With 27 voting countries in the International Organization for Standardization's Joint Technical Committee (JTC-1), Sun will only need to gain the approval of a simple majority--14 votes--to become the official submitter of Java specifications, said Lisa Rajchel of the JTC-1 secretariat.
Sun estimates it is not far from victory, but its tally of ten yes votes as of today is not official. All votes will be counted at the end of the day Friday and the results will be announced Monday.
If approved by the committee, Sun would soon submit Java as an international standard. If successful, the company would then be responsible for overseeing and gathering industry input on how Java should evolve and then submitting those changes to the ISO for approval.
Sun CEO Scott McNealy said in a speech yesterday that the process now in place was a good compromise between a closed, proprietary method of evolving a standard and the open but excruciatingly slow method of most standards bodies.
The goal of a simple majority comes as somewhat of a surprise to people familiar with the JTC-1.
"That's a pretty low bar to hit," said Kathleen McMillan, director of standards operations for ITI, an industry group that manages the U.S. delegation to JTC-1.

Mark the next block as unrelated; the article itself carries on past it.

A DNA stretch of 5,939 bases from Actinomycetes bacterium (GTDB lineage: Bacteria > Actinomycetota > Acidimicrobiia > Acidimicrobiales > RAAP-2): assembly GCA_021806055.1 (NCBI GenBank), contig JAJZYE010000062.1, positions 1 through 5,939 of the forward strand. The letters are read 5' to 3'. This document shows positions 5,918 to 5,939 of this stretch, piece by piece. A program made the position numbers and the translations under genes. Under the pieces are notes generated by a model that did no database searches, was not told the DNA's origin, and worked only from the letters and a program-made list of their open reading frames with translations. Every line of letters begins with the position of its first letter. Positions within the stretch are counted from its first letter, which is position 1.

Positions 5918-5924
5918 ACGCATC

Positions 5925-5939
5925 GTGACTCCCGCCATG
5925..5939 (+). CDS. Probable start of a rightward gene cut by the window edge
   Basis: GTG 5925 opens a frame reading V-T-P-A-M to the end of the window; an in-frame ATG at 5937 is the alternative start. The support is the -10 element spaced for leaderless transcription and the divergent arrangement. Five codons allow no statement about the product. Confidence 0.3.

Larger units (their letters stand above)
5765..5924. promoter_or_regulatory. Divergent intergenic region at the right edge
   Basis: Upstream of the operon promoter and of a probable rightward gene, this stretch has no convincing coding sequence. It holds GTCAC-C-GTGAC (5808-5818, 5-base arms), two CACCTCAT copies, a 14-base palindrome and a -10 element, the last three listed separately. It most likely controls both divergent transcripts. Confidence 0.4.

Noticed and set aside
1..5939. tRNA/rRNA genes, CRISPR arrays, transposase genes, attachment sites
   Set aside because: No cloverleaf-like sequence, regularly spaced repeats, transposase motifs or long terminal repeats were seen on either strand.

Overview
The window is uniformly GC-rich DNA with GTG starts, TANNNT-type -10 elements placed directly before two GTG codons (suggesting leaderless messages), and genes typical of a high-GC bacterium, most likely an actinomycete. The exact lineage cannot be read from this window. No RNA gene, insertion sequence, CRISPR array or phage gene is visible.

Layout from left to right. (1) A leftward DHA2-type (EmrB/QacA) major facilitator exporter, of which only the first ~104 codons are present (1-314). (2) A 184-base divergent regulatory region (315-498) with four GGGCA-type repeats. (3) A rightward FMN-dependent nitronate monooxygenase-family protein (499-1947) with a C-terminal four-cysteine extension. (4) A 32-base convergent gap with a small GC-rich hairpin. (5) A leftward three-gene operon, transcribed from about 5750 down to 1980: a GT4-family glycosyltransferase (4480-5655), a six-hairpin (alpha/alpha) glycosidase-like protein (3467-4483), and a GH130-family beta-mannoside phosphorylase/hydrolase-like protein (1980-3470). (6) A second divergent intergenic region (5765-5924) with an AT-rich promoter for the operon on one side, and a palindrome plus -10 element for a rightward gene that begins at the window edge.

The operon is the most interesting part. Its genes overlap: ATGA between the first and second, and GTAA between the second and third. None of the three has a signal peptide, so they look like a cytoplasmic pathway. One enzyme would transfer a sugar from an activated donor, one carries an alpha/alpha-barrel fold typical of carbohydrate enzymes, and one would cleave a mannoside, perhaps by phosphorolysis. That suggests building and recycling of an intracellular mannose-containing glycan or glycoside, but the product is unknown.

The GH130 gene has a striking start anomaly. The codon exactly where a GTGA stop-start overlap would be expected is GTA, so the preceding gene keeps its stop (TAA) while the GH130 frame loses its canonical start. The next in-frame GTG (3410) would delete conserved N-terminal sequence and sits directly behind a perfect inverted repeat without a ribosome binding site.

The JTC-1's voting guidelines state that in this situation, a majority is all that's needed, but the language also seems to give the group some leeway for interpretation: "Due account shall be taken of minority views...[and] JTC-1 and its SCs shall pay special attention to negative votes by [participating] members and shall attempt as far as possible to resolve the underlying differences and achieve the maximum level of approval."
McMillan, Sun executives, and other industry observers have interpreted this language to mean that the JTC-1 can take into account the influence of the negative votes and even overrule a majority approval. But not this time.
"I don't have any flexibility," Rajchel said, stressing that each voting country has equal weight.
Critics, the most vocal being Microsoft, have questioned Sun's intentions to make Java an international standard yet retain rights to its trademark. Standards officials acknowledge that consortia, not single companies, usually take stewardship of technology standards, but there is nothing in the rules that forbids such a situation.
The deadline for voting is the end of the day Friday, with results to be announced on Monday, said Rajchel, who is responsible for counting the votes as they come in. She would not disclose where the tally stands so far.
Sun has not been as reticent, however. Two days ago, a marketing executive claimed that 13 "yes" votes had come in, but today the company revised that to 10 votes in its favor: Austria, Australia, Canada, France, Germany, Romania, Slovenia, Sweden, United Kingdom, and Hungary; one against, the United States; and two abstentions, Switzerland and Italy. The JTC-1's Rajchel would not confirm or deny any of the votes but said when asked about the 13-to-1 tally: "I don't have that many votes in yet." She also stressed that countries have the right to change their vote until the final deadline.
"Nothing is official until it comes into this office," Rajchel added.
In addition to the countries listed above, Belgium, Brazil, the Czech Republic, Denmark, Finland, India, Ireland, Japan, Korea, Mexico, the Netherlands, New Zealand, Norway, and Russia are voting JTC-1 members.